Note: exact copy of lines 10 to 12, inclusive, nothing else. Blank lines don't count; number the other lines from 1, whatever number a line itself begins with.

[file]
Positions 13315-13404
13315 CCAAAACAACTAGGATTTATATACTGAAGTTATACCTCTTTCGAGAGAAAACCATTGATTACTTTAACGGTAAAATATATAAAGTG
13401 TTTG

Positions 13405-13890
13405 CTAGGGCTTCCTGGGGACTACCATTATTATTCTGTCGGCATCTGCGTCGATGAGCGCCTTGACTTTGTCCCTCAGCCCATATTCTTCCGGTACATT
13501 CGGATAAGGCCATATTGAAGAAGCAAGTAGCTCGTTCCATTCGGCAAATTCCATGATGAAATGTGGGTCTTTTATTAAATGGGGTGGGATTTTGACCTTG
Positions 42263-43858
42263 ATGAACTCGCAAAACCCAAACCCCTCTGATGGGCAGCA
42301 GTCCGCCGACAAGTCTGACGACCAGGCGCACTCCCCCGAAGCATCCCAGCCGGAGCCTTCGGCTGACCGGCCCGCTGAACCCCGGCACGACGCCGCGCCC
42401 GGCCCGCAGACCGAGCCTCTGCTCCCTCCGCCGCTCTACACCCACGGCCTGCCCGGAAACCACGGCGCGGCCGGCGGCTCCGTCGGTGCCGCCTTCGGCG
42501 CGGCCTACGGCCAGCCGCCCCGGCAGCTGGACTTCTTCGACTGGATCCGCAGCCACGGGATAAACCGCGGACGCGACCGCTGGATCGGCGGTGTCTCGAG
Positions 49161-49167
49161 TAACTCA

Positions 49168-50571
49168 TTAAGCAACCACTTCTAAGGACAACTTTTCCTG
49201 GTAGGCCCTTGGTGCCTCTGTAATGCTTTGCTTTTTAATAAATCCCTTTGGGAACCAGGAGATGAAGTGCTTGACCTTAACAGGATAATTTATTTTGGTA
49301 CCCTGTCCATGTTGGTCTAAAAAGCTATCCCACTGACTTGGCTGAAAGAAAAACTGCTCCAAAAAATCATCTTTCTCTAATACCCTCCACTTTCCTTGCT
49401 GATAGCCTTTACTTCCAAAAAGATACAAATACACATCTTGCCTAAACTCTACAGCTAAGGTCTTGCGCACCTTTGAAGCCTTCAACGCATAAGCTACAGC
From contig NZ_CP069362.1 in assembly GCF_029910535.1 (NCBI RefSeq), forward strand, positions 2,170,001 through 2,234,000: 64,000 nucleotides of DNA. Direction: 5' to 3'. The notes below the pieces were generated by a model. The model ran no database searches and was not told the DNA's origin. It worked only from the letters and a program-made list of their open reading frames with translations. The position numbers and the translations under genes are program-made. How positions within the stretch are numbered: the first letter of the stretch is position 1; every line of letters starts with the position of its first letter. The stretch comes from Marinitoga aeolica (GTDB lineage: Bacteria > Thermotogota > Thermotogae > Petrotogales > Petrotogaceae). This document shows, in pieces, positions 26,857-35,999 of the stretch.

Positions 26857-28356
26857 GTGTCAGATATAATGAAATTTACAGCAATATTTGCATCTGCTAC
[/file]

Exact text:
42401 GGCCCGCAGACCGAGCCTCTGCTCCCTCCGCCGCTCTACACCCACGGCCTGCCCGGAAACCACGGCGCGGCCGGCGGCTCCGTCGGTGCCGCCTTCGGCG
42501 CGGCCTACGGCCAGCCGCCCCGGCAGCTGGACTTCTTCGACTGGATCCGCAGCCACGGGATAAACCGCGGACGCGACCGCTGGATCGGCGGTGTCTCGAG
Positions 49161-49167